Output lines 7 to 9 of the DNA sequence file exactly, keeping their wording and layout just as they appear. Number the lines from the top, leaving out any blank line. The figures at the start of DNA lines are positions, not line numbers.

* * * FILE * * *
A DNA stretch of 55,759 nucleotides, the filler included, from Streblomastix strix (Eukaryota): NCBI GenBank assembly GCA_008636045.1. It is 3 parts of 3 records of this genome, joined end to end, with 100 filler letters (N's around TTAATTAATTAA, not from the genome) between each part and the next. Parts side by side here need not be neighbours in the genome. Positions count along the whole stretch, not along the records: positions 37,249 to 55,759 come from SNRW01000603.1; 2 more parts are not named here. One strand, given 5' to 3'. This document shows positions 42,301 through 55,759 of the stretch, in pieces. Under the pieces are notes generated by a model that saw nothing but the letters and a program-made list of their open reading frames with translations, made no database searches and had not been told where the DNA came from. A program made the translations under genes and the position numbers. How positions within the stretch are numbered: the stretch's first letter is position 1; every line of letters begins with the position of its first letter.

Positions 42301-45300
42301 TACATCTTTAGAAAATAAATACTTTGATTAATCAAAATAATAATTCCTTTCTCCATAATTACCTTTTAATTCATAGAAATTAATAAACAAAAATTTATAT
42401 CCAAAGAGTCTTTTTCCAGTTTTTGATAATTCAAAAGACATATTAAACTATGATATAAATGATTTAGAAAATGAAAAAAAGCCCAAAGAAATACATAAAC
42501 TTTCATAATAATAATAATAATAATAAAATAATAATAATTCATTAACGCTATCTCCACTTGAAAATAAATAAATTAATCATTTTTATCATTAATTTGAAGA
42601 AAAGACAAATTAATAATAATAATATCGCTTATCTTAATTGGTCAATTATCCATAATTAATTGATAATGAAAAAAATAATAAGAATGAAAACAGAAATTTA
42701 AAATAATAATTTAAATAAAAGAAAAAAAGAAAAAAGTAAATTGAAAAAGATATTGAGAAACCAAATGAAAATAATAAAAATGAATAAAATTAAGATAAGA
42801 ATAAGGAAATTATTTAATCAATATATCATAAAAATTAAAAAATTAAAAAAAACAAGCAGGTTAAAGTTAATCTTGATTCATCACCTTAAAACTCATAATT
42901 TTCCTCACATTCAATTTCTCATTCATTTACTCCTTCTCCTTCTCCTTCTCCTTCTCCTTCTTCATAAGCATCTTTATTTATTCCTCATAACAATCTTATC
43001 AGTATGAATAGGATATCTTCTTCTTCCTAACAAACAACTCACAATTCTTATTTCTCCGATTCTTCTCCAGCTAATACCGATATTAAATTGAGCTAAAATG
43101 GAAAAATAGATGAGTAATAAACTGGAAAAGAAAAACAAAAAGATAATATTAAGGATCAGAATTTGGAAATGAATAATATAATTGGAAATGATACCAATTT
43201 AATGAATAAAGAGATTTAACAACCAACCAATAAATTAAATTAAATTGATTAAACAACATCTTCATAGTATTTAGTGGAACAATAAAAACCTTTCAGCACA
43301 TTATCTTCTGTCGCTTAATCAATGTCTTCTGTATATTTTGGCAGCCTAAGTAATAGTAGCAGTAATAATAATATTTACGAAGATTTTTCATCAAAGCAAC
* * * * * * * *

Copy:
42701 AAATAATAATTTAAATAAAAGAAAAAAAGAAAAAAGTAAATTGAAAAAGATATTGAGAAACCAAATGAAAATAATAAAAATGAATAAAATTAAGATAAGA
42801 ATAAGGAAATTATTTAATCAATATATCATAAAAATTAAAAAATTAAAAAAAACAAGCAGGTTAAAGTTAATCTTGATTCATCACCTTAAAACTCATAATT
42901 TTCCTCACATTCAATTTCTCATTCATTTACTCCTTCTCCTTCTCCTTCTCCTTCTCCTTCTTCATAAGCATCTTTATTTATTCCTCATAACAATCTTATC